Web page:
Amidst the trends of remodeling and scaling and the rapid proliferation of technology marking the beginning of this decade, business visionaries are propounding organizational changes that could preemptively square up to the headwinds of the global business climate in the storms of extreme disruption. Change management has become a sought-after consideration in boardrooms as well as C-suites. This has brought a new quandary to the forefront - how can change management be woven into the very business fabric made up of corporate functions, capabilities, and surrounding external and internal factors?
Change is Evolving into Transformation
For numerous decades, prevalent models for successfully implementing organizational change have undergone intense evolution and adjustment. Following Kurt Lewin's landmark work, William Bridges' Letting Go-The Neutral Zone-The New Beginning model was proposed in the ensuing decades, separating the transition process into three distinct stages. However, the explanations of change only aimed to organize the transition process rather than link organizational change with company vision or incorporate change as a constant agent of business operations.
Including strategy, our paradigms for how we think about change also must adapt and evolve. Dr. Hemjith Balakrishnan, an Organizational Capability Building and Leadership Development expert, shares, "The lifespan of a successful company continues to shrink. It is because companies don't evolve. They rather focus on change management." Change must not solely be reactive but also proactive and sustainable, only then can it bring a holistic transformation.
Greatest Behaviors Drive Greatest Impact
To achieve the best impact and relevance in today's VUCA (volatile, uncertain, complex, ambiguous) reality, transformation must be characterized by a set of behaviors driven by mindset and collective responsibility. "Every Transformation needs a Reboot with changing times, and leadership must brainstorm how to sustain the right behaviors without the crisis," says Dr. Hemjith.
Given a myriad of uncontrollable variables and external dynamics, managing change is no longer adequate, paving the way for a more urgent, bolder, and broader transformation. "Transformative leaders have a genuine trust in their people, which is clearly visible in their day-to-day communication and decisions. Secondly, they are open to feedback. And most importantly, they have the right people with the right attitude to work for them," adds Dr. Hemjith.
Curiosity Must Transcend the Orthodox Confines
"An unorthodox way of looking at things is required," emphasizes Dr. Hemjith. "Orkut was not curious enough and ignored the new PHP technology, whereas WhatsApp adopted it. Today, everyone knows Orkut could not survive the race," he further mentions. Curiosity-driven enterprises seek to address "why" and "what if" questions internally.
"Organizations that do not create history become history themselves. One such example is Kodak. When digital cameras were launched, Kodak was not ready for this disruptive technology; hence it could not survive," mentions Dr. Hemjith, recounting some popular brands' downfall. Being future-ready is the key to staying relevant, and being curious is the foundation stone for being the creator of the future.
Curiosity must extend beyond the bounds of typical functions or industry. Transformative ideas are dawned at the adjacencies, in the spaces in between, when the thoughts about the standard agenda take pause.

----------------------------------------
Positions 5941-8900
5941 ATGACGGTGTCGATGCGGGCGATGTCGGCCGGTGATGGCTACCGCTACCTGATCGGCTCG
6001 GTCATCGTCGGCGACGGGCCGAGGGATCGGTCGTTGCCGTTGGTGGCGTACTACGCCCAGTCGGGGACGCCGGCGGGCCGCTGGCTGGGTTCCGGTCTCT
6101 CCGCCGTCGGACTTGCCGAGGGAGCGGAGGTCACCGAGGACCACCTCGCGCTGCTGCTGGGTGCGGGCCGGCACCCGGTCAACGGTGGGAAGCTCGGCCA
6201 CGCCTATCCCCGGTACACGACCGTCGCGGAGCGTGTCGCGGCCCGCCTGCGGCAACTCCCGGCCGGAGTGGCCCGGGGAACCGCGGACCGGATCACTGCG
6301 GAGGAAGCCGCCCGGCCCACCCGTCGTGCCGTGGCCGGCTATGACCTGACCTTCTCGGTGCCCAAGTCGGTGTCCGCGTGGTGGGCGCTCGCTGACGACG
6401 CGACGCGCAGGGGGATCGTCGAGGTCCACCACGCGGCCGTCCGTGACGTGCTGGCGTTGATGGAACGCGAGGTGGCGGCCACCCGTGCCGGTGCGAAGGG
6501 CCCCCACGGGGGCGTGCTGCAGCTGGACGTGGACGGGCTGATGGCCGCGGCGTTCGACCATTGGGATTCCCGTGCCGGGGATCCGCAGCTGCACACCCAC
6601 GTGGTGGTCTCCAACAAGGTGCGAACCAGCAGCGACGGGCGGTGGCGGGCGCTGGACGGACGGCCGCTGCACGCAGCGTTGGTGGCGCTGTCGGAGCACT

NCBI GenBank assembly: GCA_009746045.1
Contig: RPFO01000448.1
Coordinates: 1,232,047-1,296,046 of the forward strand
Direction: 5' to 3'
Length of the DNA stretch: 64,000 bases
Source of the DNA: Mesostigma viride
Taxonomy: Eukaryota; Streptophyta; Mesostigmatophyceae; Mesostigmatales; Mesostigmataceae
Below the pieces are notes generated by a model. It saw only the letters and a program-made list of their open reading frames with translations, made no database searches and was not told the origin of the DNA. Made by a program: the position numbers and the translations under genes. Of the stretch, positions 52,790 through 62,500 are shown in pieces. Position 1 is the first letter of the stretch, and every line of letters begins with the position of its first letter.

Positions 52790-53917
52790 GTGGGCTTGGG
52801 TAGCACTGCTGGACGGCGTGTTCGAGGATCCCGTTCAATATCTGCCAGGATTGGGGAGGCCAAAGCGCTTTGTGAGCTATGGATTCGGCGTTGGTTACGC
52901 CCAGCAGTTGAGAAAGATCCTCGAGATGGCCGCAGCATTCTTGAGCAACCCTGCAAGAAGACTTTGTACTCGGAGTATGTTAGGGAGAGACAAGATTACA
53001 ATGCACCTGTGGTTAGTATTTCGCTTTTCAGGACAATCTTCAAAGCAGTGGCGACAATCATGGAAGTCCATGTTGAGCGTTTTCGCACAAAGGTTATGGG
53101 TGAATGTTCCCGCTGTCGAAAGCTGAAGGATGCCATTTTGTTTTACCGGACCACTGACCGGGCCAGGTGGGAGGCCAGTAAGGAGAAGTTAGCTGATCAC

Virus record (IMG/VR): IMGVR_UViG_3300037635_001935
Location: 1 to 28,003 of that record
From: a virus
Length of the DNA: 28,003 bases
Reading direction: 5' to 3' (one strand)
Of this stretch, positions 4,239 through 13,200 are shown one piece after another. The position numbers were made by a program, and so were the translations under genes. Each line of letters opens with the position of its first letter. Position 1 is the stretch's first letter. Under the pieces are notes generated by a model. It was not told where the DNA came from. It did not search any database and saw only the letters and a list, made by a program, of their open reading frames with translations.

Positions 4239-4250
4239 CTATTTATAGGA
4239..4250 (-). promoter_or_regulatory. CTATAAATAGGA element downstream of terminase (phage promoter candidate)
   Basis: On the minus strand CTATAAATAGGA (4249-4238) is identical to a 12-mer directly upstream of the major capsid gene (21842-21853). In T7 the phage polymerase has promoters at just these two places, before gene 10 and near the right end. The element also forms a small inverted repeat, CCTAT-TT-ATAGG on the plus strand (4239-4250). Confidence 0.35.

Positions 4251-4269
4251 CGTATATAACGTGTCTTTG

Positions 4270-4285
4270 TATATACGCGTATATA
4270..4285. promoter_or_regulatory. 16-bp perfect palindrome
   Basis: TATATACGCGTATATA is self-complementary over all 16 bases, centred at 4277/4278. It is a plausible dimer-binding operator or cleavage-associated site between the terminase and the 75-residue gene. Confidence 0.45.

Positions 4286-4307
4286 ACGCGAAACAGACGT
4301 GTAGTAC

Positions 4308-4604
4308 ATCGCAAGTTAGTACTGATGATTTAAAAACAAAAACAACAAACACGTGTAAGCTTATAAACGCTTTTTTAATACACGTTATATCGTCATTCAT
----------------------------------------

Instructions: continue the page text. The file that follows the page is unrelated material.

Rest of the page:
Agility Helps Sustain Transformation
What defines an organization's agility is its capability to swiftly and efficiently alter its course as necessary based on competition, consumer, or market intelligence. Businesses must be daringly bold about what they decide to discontinue and avoid being trapped into believing they can capitalize on recent triumphs indefinitely.
Dr. Hemjith quotes the example of the iPhone. Apple constantly drops its older high-in-demand models to make way for new phones. "Similarly, an established brand like Hindustan Lever was stirred by Nirma (a popular detergent brand in India) owing to its lack of market intelligence to foresee the threat and agility to innovate and remodel its product. Later, HUL had to form a strategic think tank called STING to inhibit Nirma's growth," he adds.
There will inevitably be hiccups on the road to successfully operating a business in today's world. Customers in today's world react swiftly to show their approval or disapproval, and so should companies act - swiftly but proactively.
Discipline is Sacred to Transformation
"Fanatic discipline is the key for leaders willing to propel transformation. They must always be mindful that it's for a bigger and bolder purpose," says Dr. Hemjith. Discipline is sacred; faltering here should not be an option. Design thinking work is not about how revolutionary the concepts are but rather the discipline ingrained with which they are carried out.
Dr. Hemjith recounts one of the practices from his Health Prime days, "We had a monthly practice similar to an 'Open Day' in most schools. As a part of this, employees were given turns to give presentations about their department's performance in front of the TLs, HODs, and management. This kept them sharper, curious, and disciplined." To keep the daily discipline adrenaline high, some companies adopt 15-minute daily scrum meetings.
Undoubtedly, the transformation will remain to be a burning platform for forthcoming years. The new generation C-suite will seek to make its mark through transformative leadership. It is the era for companies to find a haven in digitization, analytics, and data science, in order to be ready to encounter unknown economic, political, market-led, and technological dynamics. It is the time for companies to evolve.